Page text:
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Spinal Cord Disorders Message Board

Spinal Cord Disorders Board Index

Re: Cervical Spine
Sep 5, 2014
Yes, diazepam is a member of a class of drugs known as benzodiazepines. It does seem unlikely that such short exposure would cause problems. A search for "benzodiazepine withdrawal" will show how serious that can be.

I had an MS scare a few years ago when a brain MRI turned up some white matter lesions. At least one was periventricular as well which is a stronger indicator for MS. I also had some MS-like symptoms like numbness and tingling so I went to see an MS specialist neuro who was fantastic. She had an MRI of my spine done as well and basically said that since the clinical and MRI pictures weren't really indicative of MS that we should watch the lesions. I've had yearly MRIs since with no change. The neuro believes that the lesions are due to chronic high blood pressure or possibly previous trauma (I've had a couple of concussions).

I've had c-spine issues for at least the last 7 years. I've had pinched nerve type symptoms (numbness, tingling, pain) on and off, always helped by PT. Then about 6 months ago I had incredible pain radiating into my left arm which developed significant weakness and atrophy as well. That was pretty scary. MRI shows some spinal cord compression and severe foraminal narrowing at C4-c6. After going to 5 surgeons and 3 neuros, I decided on aggressive PT/traction etc. The pain resolved in 3 weeks or so and I now have about 90% of my strength back.

I've done extensive research on all of these things and have quizzed all of the Drs as much as I can. So, I'm not a Dr but I know a bit about these topics.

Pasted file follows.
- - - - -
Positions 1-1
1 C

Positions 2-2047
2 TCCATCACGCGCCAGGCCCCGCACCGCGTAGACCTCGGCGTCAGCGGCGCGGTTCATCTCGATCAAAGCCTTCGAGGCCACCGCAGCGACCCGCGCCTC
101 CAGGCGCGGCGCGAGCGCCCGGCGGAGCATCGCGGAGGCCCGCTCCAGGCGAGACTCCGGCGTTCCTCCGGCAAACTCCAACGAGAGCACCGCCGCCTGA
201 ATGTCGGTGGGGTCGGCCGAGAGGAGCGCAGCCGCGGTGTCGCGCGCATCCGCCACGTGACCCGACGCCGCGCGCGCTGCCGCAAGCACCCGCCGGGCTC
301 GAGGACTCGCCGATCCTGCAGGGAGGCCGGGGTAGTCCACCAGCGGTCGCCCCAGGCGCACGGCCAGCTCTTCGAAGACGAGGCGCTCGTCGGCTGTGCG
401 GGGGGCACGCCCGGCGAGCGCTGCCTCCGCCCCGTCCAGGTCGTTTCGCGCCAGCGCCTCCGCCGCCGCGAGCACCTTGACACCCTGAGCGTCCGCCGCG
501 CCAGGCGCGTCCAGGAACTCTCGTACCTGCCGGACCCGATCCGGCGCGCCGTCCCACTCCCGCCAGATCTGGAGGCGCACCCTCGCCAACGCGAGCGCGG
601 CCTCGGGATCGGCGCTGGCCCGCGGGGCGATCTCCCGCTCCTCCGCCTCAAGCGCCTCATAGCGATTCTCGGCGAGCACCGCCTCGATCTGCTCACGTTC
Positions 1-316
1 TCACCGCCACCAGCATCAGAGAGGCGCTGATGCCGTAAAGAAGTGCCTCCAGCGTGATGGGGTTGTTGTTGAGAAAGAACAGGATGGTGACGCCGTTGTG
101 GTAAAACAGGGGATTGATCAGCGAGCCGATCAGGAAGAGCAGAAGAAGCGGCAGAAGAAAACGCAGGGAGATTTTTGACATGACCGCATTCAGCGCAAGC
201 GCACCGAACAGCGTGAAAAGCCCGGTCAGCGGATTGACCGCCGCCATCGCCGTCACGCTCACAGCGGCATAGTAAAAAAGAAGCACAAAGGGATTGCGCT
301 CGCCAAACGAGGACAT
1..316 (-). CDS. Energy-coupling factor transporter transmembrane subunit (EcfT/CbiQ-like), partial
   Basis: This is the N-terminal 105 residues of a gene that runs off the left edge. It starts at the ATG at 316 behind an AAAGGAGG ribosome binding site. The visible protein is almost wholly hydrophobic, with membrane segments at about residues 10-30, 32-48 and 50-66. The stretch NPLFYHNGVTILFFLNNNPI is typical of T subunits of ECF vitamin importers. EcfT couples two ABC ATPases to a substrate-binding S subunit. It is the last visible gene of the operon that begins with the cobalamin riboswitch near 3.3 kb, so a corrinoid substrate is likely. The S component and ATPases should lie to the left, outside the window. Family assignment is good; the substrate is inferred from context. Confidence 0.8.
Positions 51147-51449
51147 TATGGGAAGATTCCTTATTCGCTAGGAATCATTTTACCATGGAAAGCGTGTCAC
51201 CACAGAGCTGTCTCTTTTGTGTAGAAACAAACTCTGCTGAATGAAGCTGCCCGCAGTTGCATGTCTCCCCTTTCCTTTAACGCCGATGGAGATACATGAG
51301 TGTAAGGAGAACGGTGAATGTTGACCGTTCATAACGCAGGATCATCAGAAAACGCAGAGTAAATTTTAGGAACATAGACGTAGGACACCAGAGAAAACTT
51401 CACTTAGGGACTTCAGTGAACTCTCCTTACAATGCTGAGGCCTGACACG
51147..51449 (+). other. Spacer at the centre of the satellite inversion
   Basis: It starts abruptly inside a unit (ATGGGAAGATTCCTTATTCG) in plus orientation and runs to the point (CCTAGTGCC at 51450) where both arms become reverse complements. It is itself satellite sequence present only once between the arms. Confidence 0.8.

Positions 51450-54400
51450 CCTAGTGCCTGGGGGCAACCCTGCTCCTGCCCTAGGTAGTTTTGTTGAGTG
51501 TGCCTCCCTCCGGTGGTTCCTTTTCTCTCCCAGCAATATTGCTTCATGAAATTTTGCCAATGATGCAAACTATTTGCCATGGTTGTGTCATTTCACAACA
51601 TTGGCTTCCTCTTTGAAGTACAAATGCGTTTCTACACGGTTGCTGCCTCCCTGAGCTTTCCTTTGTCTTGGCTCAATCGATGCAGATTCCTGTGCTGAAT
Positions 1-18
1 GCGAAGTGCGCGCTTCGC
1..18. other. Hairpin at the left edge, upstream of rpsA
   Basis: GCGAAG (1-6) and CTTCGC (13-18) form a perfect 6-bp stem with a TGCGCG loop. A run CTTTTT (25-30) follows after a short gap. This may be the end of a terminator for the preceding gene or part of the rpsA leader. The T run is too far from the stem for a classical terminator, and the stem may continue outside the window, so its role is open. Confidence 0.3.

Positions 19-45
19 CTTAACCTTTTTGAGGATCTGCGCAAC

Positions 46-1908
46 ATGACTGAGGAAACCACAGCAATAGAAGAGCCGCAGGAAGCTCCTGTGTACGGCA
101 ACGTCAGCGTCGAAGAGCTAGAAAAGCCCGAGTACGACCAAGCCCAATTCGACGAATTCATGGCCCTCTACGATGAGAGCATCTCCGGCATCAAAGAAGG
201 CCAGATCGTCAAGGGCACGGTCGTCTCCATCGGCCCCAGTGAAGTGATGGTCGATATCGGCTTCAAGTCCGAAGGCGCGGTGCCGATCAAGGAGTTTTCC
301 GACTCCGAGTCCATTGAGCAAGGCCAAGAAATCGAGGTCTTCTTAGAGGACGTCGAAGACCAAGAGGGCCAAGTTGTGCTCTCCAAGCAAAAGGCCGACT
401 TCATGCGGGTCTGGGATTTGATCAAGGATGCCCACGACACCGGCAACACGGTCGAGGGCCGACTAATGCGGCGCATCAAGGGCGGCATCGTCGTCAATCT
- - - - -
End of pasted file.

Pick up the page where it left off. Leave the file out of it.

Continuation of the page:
Spinal issues can be progressive (like moving to both sides of your body) especially in the case of myelopathy due to spinal cord compression. You should be able to get a good idea of the extent of this, if any from your c-spine MRI. Most typically c-spine issues are progressive over a longer period of time, and commonly follow a more symptomatic/less symptomatic cycle.

MS presents in a variety of ways but the most common does include visual disturbances often as side effects of optic neuritis, as well as bilateral weakness and/or sensory disturbances (numbness, tingling, burning etc) and muscle tremor (myokymia). Often the symptoms come on over a few days to a few weeks and may persist for weeks to months. There are many variations that require a neuro experience with MS to sort through and correlate with the MRI and spinal tap results. Often there needs to be clear progression (additional lesions on MRI, enhancing lesions etc) or clear evidence on both MRI and spinal tap correlated with symptoms.

One other thing I thought of is Lyme's disease. If you'd had any significant outdoor exposure I would discuss this possibility with your neuro. The movement of the sensory symptoms into your face is reminiscent of Lyme's.

It seems like you'll have lots to discuss with your neuro at your next appointment. If you're having trouble getting a diagnosis, perhaps a second opinion with an MS specialist neuro would be valuable. MS is a difficult diagnosis to make as it's a diagnosis of exclusion.

Good luck and let us know how you get on...

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